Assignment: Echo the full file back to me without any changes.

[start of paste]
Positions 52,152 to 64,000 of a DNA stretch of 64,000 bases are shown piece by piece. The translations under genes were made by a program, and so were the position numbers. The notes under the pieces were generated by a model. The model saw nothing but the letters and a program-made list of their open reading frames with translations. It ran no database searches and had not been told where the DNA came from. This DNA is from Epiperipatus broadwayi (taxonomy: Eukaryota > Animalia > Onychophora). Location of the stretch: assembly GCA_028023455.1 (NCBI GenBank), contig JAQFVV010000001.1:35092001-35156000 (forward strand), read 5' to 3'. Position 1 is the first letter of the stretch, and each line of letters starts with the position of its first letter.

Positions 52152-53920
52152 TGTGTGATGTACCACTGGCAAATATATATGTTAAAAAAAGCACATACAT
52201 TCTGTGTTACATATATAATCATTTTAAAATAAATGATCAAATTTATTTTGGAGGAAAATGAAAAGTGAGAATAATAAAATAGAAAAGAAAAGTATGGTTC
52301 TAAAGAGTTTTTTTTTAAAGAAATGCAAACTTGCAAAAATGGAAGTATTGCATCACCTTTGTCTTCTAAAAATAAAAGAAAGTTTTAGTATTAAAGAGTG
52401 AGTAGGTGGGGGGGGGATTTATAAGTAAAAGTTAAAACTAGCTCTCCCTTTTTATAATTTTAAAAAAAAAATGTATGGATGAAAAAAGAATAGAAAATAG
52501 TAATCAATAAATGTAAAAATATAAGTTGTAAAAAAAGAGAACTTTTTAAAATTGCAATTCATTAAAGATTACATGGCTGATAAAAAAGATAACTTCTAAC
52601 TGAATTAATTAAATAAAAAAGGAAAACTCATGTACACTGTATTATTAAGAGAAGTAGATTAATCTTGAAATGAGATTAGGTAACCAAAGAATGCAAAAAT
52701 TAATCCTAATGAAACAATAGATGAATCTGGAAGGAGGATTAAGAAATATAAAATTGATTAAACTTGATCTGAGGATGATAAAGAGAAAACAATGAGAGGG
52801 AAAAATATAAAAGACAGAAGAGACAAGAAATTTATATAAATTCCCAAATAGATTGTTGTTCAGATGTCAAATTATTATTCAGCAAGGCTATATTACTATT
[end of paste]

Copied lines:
Positions 52,152 to 64,000 of a DNA stretch of 64,000 bases are shown piece by piece. The translations under genes were made by a program, and so were the position numbers. The notes under the pieces were generated by a model. The model saw nothing but the letters and a program-made list of their open reading frames with translations. It ran no database searches and had not been told where the DNA came from. This DNA is from Epiperipatus broadwayi (taxonomy: Eukaryota > Animalia > Onychophora). Location of the stretch: assembly GCA_028023455.1 (NCBI GenBank), contig JAQFVV010000001.1:35092001-35156000 (forward strand), read 5' to 3'. Position 1 is the first letter of the stretch, and each line of letters starts with the position of its first letter.

Positions 52152-53920
52152 TGTGTGATGTACCACTGGCAAATATATATGTTAAAAAAAGCACATACAT
52201 TCTGTGTTACATATATAATCATTTTAAAATAAATGATCAAATTTATTTTGGAGGAAAATGAAAAGTGAGAATAATAAAATAGAAAAGAAAAGTATGGTTC
52301 TAAAGAGTTTTTTTTTAAAGAAATGCAAACTTGCAAAAATGGAAGTATTGCATCACCTTTGTCTTCTAAAAATAAAAGAAAGTTTTAGTATTAAAGAGTG
52401 AGTAGGTGGGGGGGGGATTTATAAGTAAAAGTTAAAACTAGCTCTCCCTTTTTATAATTTTAAAAAAAAAATGTATGGATGAAAAAAGAATAGAAAATAG
52501 TAATCAATAAATGTAAAAATATAAGTTGTAAAAAAAGAGAACTTTTTAAAATTGCAATTCATTAAAGATTACATGGCTGATAAAAAAGATAACTTCTAAC
52601 TGAATTAATTAAATAAAAAAGGAAAACTCATGTACACTGTATTATTAAGAGAAGTAGATTAATCTTGAAATGAGATTAGGTAACCAAAGAATGCAAAAAT
52701 TAATCCTAATGAAACAATAGATGAATCTGGAAGGAGGATTAAGAAATATAAAATTGATTAAACTTGATCTGAGGATGATAAAGAGAAAACAATGAGAGGG
52801 AAAAATATAAAAGACAGAAGAGACAAGAAATTTATATAAATTCCCAAATAGATTGTTGTTCAGATGTCAAATTATTATTCAGCAAGGCTATATTACTATT